Depression Information
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Depression Information

Depression and Suicide
Depression Causes
Depression Diagnosis
Depression Diet
Depression in Adolescents
Depression in Children
Depression in Men
Depression in Old Age
Depression in Women
Depression Symptoms
Exercise in Depression

Atypical Depression
Clinical Depression
Major Depression
Post Partum Depression
Psychotic Depression
Teen Depression
Bipolar Depression

Cognitive Behavior Therapy
Depression Antidepressants
Depression Pills
Depression Psychotherapy
Dialectical Behavior Therapy
Emotional Freedom Techniques
Existential Therapy
Interpersonal Therapy
Rational Emotive Behavior Therapy

Adjustment Disorder
Anorexia Nervosa
Binge Eating Disorders
Bipolar Disorder
Bulimia Nervosa
Conversion Disorder
Down Syndrome
Generalized Anxiety Disorder
Obsessive Compulsive
Picks Disease
Post Traumatic Stress Disorder
Psychoactive Drug Abuse
Somatization Disorder
Tourettes Syndrome


Depression in Men

Depression is often used in everyday language to mean straightforward and understandable unhappiness. It affects the way one eats and sleeps. It is not a sign of personal weakness or a condition one can will or wish away. People with a depressive illness cannot merely “pull themselves together” and get better. Without treatment, symptoms can last for weeks, months, or years. The symptoms of depression are similar for both men and women, but they tend to be expressed differently. The most common symptoms of depression include low self-esteem; suicidal thoughts; loss of interest in usually pleasurable activities. Depression in men often can be traced to cultural expectations. Men are supposed to be successful. They should restrain their emotions. They must be in control. The most common problem associated with male menopause is depression which is closely related to impotence and problems with male sexuality.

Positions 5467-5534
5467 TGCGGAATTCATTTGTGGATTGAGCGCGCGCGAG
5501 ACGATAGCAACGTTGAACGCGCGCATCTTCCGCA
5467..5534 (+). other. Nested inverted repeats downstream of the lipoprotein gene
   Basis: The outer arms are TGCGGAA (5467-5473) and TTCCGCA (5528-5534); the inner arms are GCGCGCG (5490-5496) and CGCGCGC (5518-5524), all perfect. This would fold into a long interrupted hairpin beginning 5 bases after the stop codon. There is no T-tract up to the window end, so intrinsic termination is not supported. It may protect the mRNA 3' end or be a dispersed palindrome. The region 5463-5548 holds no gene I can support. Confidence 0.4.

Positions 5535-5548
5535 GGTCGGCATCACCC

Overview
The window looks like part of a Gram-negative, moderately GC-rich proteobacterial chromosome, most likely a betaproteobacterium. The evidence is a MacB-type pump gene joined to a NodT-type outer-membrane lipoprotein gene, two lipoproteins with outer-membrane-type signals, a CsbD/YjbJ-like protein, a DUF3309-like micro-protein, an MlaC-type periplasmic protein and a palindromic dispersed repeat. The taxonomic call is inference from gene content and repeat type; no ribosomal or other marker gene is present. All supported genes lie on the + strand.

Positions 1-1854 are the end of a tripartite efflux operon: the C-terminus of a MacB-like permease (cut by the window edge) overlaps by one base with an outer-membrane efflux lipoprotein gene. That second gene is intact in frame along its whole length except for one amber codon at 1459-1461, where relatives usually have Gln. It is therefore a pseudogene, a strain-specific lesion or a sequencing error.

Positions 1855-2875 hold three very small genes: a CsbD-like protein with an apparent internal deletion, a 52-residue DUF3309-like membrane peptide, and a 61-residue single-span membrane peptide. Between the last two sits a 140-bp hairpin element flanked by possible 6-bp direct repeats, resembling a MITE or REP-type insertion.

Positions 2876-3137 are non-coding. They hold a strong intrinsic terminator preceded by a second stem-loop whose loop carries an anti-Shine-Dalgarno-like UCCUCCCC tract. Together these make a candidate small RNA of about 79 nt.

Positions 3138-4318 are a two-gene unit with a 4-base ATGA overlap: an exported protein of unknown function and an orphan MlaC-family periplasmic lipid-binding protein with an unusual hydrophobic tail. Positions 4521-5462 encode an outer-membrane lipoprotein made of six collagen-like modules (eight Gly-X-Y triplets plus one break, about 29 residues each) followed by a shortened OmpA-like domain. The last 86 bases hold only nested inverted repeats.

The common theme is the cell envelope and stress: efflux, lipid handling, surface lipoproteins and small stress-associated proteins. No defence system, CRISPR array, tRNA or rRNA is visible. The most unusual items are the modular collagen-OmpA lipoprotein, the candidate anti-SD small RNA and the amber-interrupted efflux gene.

Depression symptoms in men and women can be radically different, leading to lack of understanding and correct diagnosis. Men are more likely than women to recognise and describe the physical symptoms of depression, such as feeling tired or losing weight. They may also acknowledge feeling irritable or angry, rather than saying they feel low. Depression is not something to be ashamed of. Men need to understand that telling loved ones or healthcare professionals about symptoms of depression is not a sign of personal weakness or a character flaw. Different types of depression require different types of treatment. This may include physical exercise for preventing and treating mild depression, through to psychological treatments and/or drug treatments for moderate or severe depression.

How is depression diagnosed in men?

  • Loss of interest in work or hobbies.
  • Sleep disturbances.
  • Fatigue.
  • Restlessness and agitation.
  • Blames others.
  • Becomes over status-conscious.
  • Sleeps too little.
  • Over use of internet.

Treatment of depression in men

  • Cease use of depressant drugs (alcohol, steroids ).
  • Antidepressants are the medication used to treat depression like Prozac, Zoloft, Effexor, and Celexa.
  • Combination depression treatment drugs (e.g. adding Lithium or thyroxine).
  • In emergencies, or for some types of depression, electroconvulsive therapy may be suggested.




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Disclaimer : All information on is for educational purposes only. It is not a substitute for professional medical advice. For specific medical advice, diagnoses, and treatment, please consult your doctor.